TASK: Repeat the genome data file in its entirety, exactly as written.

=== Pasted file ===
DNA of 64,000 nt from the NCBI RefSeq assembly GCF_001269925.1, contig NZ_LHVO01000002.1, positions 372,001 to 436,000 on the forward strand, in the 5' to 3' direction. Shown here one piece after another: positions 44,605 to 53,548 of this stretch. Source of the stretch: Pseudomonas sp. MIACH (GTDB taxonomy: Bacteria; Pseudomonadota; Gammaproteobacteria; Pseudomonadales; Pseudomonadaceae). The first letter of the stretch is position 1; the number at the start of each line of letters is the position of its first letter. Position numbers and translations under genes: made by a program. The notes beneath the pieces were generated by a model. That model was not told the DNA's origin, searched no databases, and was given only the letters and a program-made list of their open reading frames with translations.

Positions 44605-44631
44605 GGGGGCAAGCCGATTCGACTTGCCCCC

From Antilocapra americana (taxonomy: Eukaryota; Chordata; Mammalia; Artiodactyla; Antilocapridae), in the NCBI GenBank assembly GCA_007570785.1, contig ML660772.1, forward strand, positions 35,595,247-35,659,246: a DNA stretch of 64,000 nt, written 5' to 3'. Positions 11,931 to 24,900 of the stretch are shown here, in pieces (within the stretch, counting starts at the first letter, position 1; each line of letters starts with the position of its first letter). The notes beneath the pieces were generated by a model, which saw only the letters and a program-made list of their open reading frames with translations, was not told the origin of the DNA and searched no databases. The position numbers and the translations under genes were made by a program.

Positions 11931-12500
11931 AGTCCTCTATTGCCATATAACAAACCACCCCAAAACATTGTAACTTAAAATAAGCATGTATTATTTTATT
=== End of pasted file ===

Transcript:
DNA of 64,000 nt from the NCBI RefSeq assembly GCF_001269925.1, contig NZ_LHVO01000002.1, positions 372,001 to 436,000 on the forward strand, in the 5' to 3' direction. Shown here one piece after another: positions 44,605 to 53,548 of this stretch. Source of the stretch: Pseudomonas sp. MIACH (GTDB taxonomy: Bacteria; Pseudomonadota; Gammaproteobacteria; Pseudomonadales; Pseudomonadaceae). The first letter of the stretch is position 1; the number at the start of each line of letters is the position of its first letter. Position numbers and translations under genes: made by a program. The notes beneath the pieces were generated by a model. That model was not told the DNA's origin, searched no databases, and was given only the letters and a program-made list of their open reading frames with translations.

Positions 44605-44631
44605 GGGGGCAAGCCGATTCGACTTGCCCCC

From Antilocapra americana (taxonomy: Eukaryota; Chordata; Mammalia; Artiodactyla; Antilocapridae), in the NCBI GenBank assembly GCA_007570785.1, contig ML660772.1, forward strand, positions 35,595,247-35,659,246: a DNA stretch of 64,000 nt, written 5' to 3'. Positions 11,931 to 24,900 of the stretch are shown here, in pieces (within the stretch, counting starts at the first letter, position 1; each line of letters starts with the position of its first letter). The notes beneath the pieces were generated by a model, which saw only the letters and a program-made list of their open reading frames with translations, was not told the origin of the DNA and searched no databases. The position numbers and the translations under genes were made by a program.

Positions 11931-12500
11931 AGTCCTCTATTGCCATATAACAAACCACCCCAAAACATTGTAACTTAAAATAAGCATGTATTATTTTATT